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Calathea ornata

If you are looking for a plant that will add color to your home without your having to worry about keeping it in bloom (often a complicated process), the pinstripe calathea is an excellent choice, because all of its color is in its foliage, not its flowers. In fact, it rarely blooms. The plant has large, oblong, dark green leaves strikingly marked with contrasting thin stripes on both sides of the central vein. These are pink on young leaves, turning white over time. The leaves are purple-red underneath.

The leaves are borne on long, thin petioles, forming a clump which densifies over time. Curiously, they close in the evening, then open again with the return of the morning sun.

The pinstripe calathea can eventually reach 60 cm (2 ft) in height and as much in width.

Light

It does best in medium light, if possible with some direct sun in the morning, especially during winter. Placing it in too much shade will weaken the plant.

Watering

The potting mix should remain relatively moist at all times. To achieve that, water deeply when the soil is dry to the touch, soaking the entire root ball. However, drain any excess that drains into the saucer: the pot should not be allowed to soak in water.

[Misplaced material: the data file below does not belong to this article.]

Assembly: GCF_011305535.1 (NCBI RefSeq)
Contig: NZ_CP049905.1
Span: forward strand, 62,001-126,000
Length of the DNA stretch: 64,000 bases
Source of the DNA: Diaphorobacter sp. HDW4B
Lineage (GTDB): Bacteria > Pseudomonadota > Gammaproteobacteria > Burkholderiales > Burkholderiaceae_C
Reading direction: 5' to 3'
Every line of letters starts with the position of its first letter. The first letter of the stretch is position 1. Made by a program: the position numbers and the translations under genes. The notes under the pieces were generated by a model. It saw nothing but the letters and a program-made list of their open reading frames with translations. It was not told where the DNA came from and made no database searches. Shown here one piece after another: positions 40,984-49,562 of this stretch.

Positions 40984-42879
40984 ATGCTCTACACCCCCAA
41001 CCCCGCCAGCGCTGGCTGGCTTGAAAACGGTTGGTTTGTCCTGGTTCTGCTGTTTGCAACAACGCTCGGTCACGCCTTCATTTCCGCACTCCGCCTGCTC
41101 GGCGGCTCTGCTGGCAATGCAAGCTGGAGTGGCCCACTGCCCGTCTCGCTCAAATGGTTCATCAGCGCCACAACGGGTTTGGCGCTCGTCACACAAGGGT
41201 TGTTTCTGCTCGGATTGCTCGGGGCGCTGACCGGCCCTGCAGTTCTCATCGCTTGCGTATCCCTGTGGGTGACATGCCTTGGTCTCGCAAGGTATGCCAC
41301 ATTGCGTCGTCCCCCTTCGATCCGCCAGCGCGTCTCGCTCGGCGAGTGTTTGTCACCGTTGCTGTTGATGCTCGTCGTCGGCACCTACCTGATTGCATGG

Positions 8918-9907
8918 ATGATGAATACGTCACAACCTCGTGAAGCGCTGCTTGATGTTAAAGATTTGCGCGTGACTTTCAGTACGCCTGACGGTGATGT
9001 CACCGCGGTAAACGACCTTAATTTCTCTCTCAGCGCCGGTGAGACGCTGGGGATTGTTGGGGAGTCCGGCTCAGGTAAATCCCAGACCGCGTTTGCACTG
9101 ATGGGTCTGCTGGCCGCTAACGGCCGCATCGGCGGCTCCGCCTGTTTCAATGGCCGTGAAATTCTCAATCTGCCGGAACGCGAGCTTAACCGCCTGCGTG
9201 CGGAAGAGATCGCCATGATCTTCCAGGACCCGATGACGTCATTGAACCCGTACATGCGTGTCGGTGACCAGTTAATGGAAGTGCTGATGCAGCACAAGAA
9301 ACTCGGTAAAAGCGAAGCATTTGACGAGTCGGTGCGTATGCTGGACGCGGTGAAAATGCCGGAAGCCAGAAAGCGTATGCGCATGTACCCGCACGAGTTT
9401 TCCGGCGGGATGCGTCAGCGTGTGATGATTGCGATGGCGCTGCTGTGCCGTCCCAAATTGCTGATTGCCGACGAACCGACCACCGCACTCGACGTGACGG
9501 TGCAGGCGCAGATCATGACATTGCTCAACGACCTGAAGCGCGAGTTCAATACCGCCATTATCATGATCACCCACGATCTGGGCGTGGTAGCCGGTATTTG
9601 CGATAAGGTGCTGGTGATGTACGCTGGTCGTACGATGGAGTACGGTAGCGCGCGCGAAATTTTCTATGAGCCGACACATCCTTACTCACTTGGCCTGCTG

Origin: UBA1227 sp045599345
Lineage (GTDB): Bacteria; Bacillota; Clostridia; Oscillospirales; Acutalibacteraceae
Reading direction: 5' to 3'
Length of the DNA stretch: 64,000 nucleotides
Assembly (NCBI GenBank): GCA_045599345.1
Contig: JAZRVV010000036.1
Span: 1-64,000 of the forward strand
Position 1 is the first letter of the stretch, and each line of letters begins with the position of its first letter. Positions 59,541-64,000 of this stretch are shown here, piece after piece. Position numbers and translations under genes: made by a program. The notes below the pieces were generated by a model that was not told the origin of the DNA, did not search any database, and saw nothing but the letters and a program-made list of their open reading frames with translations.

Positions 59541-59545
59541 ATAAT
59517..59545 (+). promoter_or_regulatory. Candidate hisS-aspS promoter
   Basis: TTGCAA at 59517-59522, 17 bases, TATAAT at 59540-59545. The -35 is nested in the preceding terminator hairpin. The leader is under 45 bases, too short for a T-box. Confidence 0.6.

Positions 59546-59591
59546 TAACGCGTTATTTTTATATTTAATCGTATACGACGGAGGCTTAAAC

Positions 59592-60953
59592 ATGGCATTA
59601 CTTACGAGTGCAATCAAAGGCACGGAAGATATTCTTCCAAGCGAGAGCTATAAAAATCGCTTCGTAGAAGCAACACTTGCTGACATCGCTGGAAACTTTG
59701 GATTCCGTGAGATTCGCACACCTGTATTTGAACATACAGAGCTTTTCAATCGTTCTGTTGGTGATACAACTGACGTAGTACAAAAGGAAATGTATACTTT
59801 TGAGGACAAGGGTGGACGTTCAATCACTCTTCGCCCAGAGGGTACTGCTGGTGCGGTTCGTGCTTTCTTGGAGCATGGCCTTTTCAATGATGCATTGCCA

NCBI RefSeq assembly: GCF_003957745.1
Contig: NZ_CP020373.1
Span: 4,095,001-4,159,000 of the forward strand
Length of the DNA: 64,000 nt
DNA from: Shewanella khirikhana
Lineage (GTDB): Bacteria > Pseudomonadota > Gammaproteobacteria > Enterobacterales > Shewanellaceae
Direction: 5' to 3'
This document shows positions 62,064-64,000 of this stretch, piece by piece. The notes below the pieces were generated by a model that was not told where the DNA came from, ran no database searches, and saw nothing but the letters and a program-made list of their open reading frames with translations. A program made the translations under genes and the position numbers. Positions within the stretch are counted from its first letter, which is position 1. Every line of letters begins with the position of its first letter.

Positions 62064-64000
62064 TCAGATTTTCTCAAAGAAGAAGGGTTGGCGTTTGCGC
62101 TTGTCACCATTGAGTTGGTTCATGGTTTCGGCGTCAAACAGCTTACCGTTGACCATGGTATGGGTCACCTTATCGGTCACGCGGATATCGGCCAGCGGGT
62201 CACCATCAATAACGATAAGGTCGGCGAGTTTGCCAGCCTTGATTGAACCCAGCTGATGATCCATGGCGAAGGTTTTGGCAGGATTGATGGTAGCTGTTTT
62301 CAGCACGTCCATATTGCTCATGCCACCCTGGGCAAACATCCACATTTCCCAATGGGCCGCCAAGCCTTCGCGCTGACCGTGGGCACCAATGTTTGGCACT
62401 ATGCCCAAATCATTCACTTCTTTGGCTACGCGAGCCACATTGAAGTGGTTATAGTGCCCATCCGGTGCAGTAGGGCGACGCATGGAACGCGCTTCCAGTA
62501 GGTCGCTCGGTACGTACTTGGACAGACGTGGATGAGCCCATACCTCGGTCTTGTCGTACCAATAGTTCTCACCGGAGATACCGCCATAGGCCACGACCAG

Fertilization

Apply an all-purpose or foliage plant fertilizer in spring and summer according to the manufacturer’s recommendations.

Temperature

This tropical plant is intolerant of cool conditions and does best when kept warm at all times. It can tolerate temperatures as low as 10 °C (50 °F), but ideally, aim for a minimum temperature of 18 °C (65 °F). Given the variable temperature of back yards and patios in temperate regions, it is best to keep this plant indoors all year around.

Humidity

Pinstripe calathea requires good atmospheric humidity at all times; otherwise the foliage dries up or brown marks form on the leaf margins. During winter, when the air is naturally dry, it’s best to use a room humidifier to keep the humidity up.

Repotting

This calathea is often sold in a pot too small for its root ball and may need to be repotted into a larger pot shortly after purchase. Thereafter, repot annually, changing the old potting soil. Any houseplant potting mix would be perfect.

Propagation

By division, preferably in spring or summer.

Toxicity

Pinstripe calathea is not toxic to humans, dogs and cats.

Further Information

The large leaves become covered with dust over time. You can remove it by wiping them gently with a damp, soapy cloth.